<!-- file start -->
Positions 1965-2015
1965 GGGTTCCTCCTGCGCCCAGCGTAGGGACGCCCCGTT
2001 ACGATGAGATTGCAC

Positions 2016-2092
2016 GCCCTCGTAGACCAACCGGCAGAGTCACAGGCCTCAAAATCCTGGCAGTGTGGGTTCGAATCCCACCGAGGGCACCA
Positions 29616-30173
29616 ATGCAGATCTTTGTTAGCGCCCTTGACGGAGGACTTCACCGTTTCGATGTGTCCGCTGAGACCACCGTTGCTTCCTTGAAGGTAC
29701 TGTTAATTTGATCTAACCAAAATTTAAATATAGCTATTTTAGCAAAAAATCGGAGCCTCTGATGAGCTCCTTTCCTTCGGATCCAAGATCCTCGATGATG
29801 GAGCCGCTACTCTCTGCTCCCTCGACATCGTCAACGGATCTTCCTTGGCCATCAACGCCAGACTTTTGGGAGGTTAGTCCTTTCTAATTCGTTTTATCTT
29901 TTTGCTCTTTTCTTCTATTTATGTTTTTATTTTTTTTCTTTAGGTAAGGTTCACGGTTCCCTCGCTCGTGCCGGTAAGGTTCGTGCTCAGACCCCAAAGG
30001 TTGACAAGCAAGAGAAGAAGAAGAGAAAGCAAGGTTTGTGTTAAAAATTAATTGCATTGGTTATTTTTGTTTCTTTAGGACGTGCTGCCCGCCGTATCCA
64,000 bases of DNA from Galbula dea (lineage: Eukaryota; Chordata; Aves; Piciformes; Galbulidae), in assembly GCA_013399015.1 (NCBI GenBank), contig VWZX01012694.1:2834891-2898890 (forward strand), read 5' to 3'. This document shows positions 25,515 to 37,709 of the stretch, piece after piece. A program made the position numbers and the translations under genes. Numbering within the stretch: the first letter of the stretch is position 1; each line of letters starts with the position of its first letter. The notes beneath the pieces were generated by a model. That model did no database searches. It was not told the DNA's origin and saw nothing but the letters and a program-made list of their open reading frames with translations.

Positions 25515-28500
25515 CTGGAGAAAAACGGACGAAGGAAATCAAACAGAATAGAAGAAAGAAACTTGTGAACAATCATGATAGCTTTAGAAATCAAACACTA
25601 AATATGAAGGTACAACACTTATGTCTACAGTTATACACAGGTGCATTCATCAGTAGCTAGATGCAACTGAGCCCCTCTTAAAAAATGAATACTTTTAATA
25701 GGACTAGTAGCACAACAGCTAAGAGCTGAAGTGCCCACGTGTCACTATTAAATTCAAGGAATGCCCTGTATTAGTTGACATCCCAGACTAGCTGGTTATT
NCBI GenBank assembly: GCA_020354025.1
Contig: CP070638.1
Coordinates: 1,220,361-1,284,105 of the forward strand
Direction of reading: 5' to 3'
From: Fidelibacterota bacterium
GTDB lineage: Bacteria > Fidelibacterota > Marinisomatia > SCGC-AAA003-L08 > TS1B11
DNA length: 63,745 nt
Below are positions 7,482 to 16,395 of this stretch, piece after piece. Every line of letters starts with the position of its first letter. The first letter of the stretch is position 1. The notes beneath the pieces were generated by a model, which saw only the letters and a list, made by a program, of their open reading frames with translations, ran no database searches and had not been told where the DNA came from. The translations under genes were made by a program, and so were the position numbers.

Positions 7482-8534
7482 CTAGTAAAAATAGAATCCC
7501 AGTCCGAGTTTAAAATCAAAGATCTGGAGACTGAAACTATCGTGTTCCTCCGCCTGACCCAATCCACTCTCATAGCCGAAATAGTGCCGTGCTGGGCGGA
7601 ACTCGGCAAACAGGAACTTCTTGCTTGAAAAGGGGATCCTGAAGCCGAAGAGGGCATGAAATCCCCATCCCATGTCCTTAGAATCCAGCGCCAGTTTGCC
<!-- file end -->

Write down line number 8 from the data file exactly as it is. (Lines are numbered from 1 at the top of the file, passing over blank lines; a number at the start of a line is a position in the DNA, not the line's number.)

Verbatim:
29701 TGTTAATTTGATCTAACCAAAATTTAAATATAGCTATTTTAGCAAAAAATCGGAGCCTCTGATGAGCTCCTTTCCTTCGGATCCAAGATCCTCGATGATG